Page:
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Machines and tools

Use of machines and tools

In the Public Workshop , we can have a large number of stationary machines you use. Use of these machines is included in the rent of a workbench, as is the use of the available hand tools. You are free to bring your own electrical and/or hand tools, but we also have a large range of power tools for rent (seperatly).

Learning how to work with the machines

We can teach you to securely work with our machines or even learn to get more out of a machine you own. Please make an appointment if this is the case.

Annual inspection of electrical machines

We can , if desired, do a checkup of your machine(s) (anything with a cord or batteries) along the Health, Safety and NEN3140 guidelines. This annual inspection is required by law for companies and other institutions.

Wood

Format saw

Also known as a panel saw or saw table. We have 2: With the large one you can saw serious sheets of wood (glued, pressed or HPL of up to 3.2×3.2 meters). The 2nd saw we have can saw 2.5×1.25 meters. Both can also cut diagonally and cut diagonally at 45 degrees. The saws are depth adjustable and there is a pre-zipper saw on it that prevents you from getting a frayed edge on the underside of the cut for laminated board material, for example.

Scallop saw

We also have a scalloped saw. Optically a compact size saw, but specifically designed to cut solid wood beams lengthwise.

Flatbed

The function of this machine is to plane (solid) raw wood flat and square. In an opening between 2 flat plates, a roller with chisels rotates to smooth out any curvature in the wood (usually by passing over it several times). Then this flat part can be held against a vertical stop and the process repeated. This creates one right angle and flat angle in the beam. The maximum width is 50cm.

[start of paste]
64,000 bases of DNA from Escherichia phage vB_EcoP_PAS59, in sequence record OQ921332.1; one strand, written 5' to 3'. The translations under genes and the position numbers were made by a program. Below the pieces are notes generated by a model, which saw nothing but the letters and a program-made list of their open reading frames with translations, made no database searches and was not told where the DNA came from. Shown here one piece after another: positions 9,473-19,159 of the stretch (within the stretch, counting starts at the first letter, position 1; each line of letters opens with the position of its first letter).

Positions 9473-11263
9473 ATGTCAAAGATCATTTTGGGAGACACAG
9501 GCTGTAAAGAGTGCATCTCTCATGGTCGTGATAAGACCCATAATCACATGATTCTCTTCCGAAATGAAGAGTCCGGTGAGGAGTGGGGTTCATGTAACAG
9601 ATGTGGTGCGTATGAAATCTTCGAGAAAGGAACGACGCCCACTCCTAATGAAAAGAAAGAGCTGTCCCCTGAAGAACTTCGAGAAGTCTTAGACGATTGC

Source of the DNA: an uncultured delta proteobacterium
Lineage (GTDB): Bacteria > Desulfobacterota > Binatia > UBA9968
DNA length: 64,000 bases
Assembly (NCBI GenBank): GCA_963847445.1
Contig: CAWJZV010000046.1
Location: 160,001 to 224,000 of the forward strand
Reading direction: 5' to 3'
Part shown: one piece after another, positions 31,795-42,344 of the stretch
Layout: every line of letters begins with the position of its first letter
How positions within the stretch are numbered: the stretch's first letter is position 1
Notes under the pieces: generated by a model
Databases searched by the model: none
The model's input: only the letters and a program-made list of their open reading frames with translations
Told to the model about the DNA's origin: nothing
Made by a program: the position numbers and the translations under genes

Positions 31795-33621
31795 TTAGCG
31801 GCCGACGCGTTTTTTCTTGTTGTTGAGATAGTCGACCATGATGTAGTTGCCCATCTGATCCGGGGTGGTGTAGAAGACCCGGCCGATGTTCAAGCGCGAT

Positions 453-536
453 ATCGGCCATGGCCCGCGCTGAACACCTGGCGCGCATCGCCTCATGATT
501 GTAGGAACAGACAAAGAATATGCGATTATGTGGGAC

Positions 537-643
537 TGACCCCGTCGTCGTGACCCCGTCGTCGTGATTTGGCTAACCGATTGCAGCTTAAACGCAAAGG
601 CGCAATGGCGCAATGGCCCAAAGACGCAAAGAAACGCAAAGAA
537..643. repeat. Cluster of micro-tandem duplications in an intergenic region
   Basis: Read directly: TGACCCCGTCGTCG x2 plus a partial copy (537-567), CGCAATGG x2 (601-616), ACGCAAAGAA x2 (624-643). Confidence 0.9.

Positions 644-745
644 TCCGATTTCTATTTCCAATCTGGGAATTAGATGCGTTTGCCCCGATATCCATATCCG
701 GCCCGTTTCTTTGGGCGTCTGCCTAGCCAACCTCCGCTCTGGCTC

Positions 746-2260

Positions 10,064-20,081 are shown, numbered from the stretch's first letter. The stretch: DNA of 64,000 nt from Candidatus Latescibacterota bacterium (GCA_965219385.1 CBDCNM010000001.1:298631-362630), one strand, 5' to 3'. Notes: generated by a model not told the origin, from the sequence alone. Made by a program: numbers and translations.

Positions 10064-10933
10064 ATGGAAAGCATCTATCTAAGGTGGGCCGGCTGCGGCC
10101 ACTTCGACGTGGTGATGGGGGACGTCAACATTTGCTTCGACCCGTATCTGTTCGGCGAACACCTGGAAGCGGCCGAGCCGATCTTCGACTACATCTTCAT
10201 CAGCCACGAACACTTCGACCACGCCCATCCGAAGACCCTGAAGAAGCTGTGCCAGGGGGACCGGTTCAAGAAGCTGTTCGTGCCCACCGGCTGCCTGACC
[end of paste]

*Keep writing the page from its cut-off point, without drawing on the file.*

Thickness bench

This large cube is similar in operation to the flattening machine, but it is “closed”. A roll of chisels can take several millimeters off a solid beam (never sheet metal) each time to arrive at the desired thickness. The maximum wood dimensions that can be carried through are 53x30cm.

Bandsaw

This is an out of shape jigsaw designed to cut curved lines. You can also use it to scallop, cut and saw pins. It works by means of a saw ribbon of almost 6 meters that runs on two large wheels.

Crosscut saw

This saw is designed to cut beams, boards and strips to length. It also allows you to cut and tilt two sides up to 45°, with the saw blade at an angle. Finally, you can use it to cut half-wood joints by adjusting the height.

Column Drill

A fixed drill on a large pole or on a table (we have several) that can rotate at different speeds in either direction. Because the machine is adjustable in height and your workpiece can be clamped, you can drill small and large holes quickly and accurately, with little danger of, for example, knocking the wood away.

Long hole drill

This classic is designed to make long and deep holes and slots in doors, for example, to connect profiles or make lock holes. The many levers take some getting used to before the right combination of movements is found.

Wood lathe

This can be used to make all sorts of things round from square rough wood (preferably already partially rounded with a planer): legs, knobs, candlesticks, etc. The workpiece is clamped and starts to turn, and then you start to machine it with special hand chisels, which you put on the so-called “leaning trowel”.

Vertical sanding bench

This mega sander allows you to also get the sides of a piece of wood square and smooth, round corners or even sand at an angle (by adjusting the table at an angle). Because the sanding belt also oscillates (goes up and down), it is used better, becomes full less quickly and gets less hot.

Table milling machine

The router and edge router some people may know for, say, giving edges of woodwork the desired shape a we both have too) , but this is its big brother (and also known as a spindle router). This can be used to make beveled edges, slots, pegs or profiles to wooden beams on a much larger scale, for example for window frames. The spindle can be set at an angle and there are countless shapes so called “spindles”. ‘profile knives’ for sale that can be inserted into the universal head.

Grinding stone

When tools need sharpening, this is often the right machine. The dark stone (hard) is for coarser work and the white (soft) for finer work. It is important to cool the tool regularly with water to prevent burning.

Central exhaust system

To avoid having to work in all the dust (and that of others), there is a large extractor outside that is connected by pipes to all the large woodworking machines. Inside are several more smaller ones. We also try as much as possible to use our larger waste wood to fire our wood stove and thus heat the workshop again.

Metal

Electric welding machine